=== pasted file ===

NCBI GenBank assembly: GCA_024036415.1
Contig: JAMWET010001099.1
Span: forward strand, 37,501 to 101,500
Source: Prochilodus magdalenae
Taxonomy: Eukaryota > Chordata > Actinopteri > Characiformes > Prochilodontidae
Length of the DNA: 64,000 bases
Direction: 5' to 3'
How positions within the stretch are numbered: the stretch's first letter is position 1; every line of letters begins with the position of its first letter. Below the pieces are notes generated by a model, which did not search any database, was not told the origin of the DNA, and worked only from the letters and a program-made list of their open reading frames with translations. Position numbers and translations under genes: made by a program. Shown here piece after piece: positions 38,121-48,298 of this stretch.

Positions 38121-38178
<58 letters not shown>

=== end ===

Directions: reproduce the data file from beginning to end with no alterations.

NCBI GenBank assembly: GCA_024036415.1
Contig: JAMWET010001099.1
Span: forward strand, 37,501 to 101,500
Source: Prochilodus magdalenae
Taxonomy: Eukaryota > Chordata > Actinopteri > Characiformes > Prochilodontidae
Length of the DNA: 64,000 bases
Direction: 5' to 3'
How positions within the stretch are numbered: the stretch's first letter is position 1; every line of letters begins with the position of its first letter. Below the pieces are notes generated by a model, which did not search any database, was not told the origin of the DNA, and worked only from the letters and a program-made list of their open reading frames with translations. Position numbers and translations under genes: made by a program. Shown here piece after piece: positions 38,121-48,298 of this stretch.

Positions 38121-38178
<58 letters not shown>